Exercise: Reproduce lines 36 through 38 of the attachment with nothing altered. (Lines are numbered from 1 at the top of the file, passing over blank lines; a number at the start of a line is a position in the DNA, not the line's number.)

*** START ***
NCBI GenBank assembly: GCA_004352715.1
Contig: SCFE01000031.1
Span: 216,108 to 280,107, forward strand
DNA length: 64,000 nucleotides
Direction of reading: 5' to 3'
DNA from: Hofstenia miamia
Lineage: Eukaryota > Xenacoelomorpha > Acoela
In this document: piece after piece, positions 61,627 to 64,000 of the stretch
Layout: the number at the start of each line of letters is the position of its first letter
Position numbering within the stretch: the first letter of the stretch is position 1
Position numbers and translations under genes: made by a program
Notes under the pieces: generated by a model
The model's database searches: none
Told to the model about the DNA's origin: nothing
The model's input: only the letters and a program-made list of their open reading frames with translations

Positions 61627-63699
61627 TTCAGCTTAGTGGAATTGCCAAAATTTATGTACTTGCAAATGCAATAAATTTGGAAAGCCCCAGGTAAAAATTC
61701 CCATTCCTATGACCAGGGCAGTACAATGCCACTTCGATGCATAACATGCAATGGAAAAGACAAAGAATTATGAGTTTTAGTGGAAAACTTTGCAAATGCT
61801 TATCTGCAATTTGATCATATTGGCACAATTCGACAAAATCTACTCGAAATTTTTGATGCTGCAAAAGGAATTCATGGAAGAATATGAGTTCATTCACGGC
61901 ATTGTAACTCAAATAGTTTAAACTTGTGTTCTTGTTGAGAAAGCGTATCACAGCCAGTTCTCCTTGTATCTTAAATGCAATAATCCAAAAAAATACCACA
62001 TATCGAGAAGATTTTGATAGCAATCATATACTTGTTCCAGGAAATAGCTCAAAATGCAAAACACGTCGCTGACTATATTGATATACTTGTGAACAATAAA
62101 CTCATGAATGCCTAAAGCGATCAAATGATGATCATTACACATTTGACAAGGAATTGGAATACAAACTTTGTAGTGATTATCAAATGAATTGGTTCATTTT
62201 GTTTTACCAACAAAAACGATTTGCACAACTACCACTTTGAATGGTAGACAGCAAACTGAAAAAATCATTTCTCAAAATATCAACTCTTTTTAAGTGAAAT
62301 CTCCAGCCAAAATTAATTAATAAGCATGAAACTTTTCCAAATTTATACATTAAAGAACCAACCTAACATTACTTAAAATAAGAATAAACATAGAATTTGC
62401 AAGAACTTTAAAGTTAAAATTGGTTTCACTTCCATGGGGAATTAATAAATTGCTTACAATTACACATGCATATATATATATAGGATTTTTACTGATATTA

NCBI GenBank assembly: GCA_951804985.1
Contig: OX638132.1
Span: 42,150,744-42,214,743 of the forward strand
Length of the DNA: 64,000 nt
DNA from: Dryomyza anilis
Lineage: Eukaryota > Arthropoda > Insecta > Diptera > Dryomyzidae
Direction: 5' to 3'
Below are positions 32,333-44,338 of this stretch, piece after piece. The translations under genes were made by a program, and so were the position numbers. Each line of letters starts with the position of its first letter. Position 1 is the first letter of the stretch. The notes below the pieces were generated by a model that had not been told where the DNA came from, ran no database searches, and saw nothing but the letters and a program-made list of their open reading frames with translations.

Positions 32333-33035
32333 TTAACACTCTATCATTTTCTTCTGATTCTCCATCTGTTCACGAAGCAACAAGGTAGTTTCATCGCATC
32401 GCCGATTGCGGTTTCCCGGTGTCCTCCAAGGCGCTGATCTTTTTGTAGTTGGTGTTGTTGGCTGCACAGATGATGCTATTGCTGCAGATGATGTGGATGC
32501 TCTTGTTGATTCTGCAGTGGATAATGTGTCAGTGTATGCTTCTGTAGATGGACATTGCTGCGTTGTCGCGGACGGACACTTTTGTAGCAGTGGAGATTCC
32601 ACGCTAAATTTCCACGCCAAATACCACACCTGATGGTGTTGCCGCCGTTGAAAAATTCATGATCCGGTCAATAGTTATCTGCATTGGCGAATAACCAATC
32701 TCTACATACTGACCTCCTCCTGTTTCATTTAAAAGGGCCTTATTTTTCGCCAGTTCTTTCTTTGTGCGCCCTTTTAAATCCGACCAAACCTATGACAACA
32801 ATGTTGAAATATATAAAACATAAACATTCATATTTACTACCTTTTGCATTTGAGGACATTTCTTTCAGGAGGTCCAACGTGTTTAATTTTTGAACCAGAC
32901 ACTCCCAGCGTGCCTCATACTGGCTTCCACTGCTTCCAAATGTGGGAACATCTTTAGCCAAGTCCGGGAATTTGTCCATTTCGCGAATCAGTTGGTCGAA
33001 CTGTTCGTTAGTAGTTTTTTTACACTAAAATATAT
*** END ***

32401 GCCGATTGCGGTTTCCCGGTGTCCTCCAAGGCGCTGATCTTTTTGTAGTTGGTGTTGTTGGCTGCACAGATGATGCTATTGCTGCAGATGATGTGGATGC
32501 TCTTGTTGATTCTGCAGTGGATAATGTGTCAGTGTATGCTTCTGTAGATGGACATTGCTGCGTTGTCGCGGACGGACACTTTTGTAGCAGTGGAGATTCC
32601 ACGCTAAATTTCCACGCCAAATACCACACCTGATGGTGTTGCCGCCGTTGAAAAATTCATGATCCGGTCAATAGTTATCTGCATTGGCGAATAACCAATC